15. 15. Mobile Dashboards
  16. 16. Mobile Processdesign
  17. 17. Mobile process documentation
  18. 18. Mobile Alarm / Monitoring
  19. 19. Warning: Avoid the Many-cheap-Apps-Architecture-Maintenance-Hell
  20. 20. Mobile Integration Technologies SOAP REST • Has a reputation for being complex and heavyweight • Has a formal contract language to define message formats • Supports standardized security approaches and tools • Supports XML and Binary • Has a reputation for being simple and lightweight • No formal contract language to define message formats • Security is a major challenge due to lack of standardization • Supports multiple data types (JSON, Text, XML, Binary)
  21. 21. Mobile Integration Patterns SOAP Style 34 REST Style
  22. 22. REST API Schema Aktion Typ URI Schema customerByUsername GET /api/customers?username=fred rentalsByCustomerId GET /api/rentals?customerId=7 carTypes GET /api/cartypes cities GET /api/cities availableCars GET /api/availableCars?cityId=1 &startDate=2011-10-28-… &endDate=2011-10-30-… &maxPrice=90 rentCar POST /rental/ Body: {carId=...,startDate=...,endDate=...} Date format: "yyyy-MM-ddTHH:mm:ss.SSSZ"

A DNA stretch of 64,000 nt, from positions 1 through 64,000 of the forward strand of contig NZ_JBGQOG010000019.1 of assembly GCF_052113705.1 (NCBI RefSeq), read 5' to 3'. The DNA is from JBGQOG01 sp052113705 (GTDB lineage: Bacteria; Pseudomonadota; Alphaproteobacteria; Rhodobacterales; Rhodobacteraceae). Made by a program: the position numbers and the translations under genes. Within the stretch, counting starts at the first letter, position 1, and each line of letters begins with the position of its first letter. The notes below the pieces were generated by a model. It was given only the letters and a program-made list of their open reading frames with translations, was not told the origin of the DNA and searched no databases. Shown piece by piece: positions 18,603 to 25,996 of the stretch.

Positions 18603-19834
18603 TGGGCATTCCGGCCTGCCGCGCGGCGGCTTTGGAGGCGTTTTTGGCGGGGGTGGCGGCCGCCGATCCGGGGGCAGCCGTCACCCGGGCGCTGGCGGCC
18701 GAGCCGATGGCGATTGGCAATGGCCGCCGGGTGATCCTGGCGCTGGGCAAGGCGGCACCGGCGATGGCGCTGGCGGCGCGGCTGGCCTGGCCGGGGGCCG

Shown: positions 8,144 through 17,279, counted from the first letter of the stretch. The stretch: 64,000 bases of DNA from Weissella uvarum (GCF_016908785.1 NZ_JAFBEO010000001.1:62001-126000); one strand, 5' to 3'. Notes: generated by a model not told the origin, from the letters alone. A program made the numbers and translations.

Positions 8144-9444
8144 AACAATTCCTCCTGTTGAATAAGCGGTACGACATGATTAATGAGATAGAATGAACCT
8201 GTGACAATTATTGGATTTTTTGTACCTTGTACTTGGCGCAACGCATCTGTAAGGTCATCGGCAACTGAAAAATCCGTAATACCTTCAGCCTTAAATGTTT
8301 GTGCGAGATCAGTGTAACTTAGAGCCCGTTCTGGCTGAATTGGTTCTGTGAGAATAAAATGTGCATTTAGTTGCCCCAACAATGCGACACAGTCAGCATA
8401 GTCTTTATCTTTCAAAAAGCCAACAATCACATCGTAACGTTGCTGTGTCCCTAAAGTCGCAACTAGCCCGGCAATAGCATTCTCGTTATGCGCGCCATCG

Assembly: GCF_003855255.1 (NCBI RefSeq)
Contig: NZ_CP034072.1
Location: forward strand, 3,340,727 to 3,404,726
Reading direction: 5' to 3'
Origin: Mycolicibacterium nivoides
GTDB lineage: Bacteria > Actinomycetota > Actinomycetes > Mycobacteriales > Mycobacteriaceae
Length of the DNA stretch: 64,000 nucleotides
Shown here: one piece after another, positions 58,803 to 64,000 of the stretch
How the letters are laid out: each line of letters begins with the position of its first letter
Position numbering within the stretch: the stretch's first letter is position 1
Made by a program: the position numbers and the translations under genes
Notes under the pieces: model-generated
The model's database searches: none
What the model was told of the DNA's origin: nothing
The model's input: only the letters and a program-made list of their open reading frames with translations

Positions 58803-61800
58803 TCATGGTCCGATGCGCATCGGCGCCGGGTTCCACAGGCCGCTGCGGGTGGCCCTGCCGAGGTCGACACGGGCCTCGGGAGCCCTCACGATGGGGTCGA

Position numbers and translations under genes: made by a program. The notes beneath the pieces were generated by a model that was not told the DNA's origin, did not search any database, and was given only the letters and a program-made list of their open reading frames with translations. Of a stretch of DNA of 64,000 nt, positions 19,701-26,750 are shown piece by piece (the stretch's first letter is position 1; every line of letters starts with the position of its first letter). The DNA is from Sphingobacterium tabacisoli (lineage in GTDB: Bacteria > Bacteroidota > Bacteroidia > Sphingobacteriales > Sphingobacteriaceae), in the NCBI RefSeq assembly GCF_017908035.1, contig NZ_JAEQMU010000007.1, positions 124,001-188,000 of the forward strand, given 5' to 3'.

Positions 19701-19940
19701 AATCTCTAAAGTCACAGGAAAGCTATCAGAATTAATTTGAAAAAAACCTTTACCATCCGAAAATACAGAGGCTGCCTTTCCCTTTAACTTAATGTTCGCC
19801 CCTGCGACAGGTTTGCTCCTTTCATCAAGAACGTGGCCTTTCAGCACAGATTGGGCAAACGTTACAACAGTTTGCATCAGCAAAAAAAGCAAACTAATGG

23. 23. Mobile Integration Technologies XML • “Native” format for enterprise data exchange • Highly formal structure • Content CAN be validated • Formats can change only when all parties agree • Supports multiple data types (Text, Binary) JSON • “Native” format for web pages • No formal structure • Content cannot be validated • Easy to change • Text only
  24. 24. Mobile Integration Patterns REST: URI addressing and data representation 37
  25. 25. JSON as exchange format for data Request: $ curl --user fred:pass http://localhost:8484/... .../rylc-html5/backend/api/customers?username=fred Response: { "city":"Steintal", "email":"fred@die-feuersteins.de", "enabled":true, "id":1, "name":"Fred Feuerstein", ... }
  26. 26. The Web is evolving… old new Documents Declarative HTML Templates Request/Response Thin Client Applications Programmatic DOM APIs Synchronization Thick Client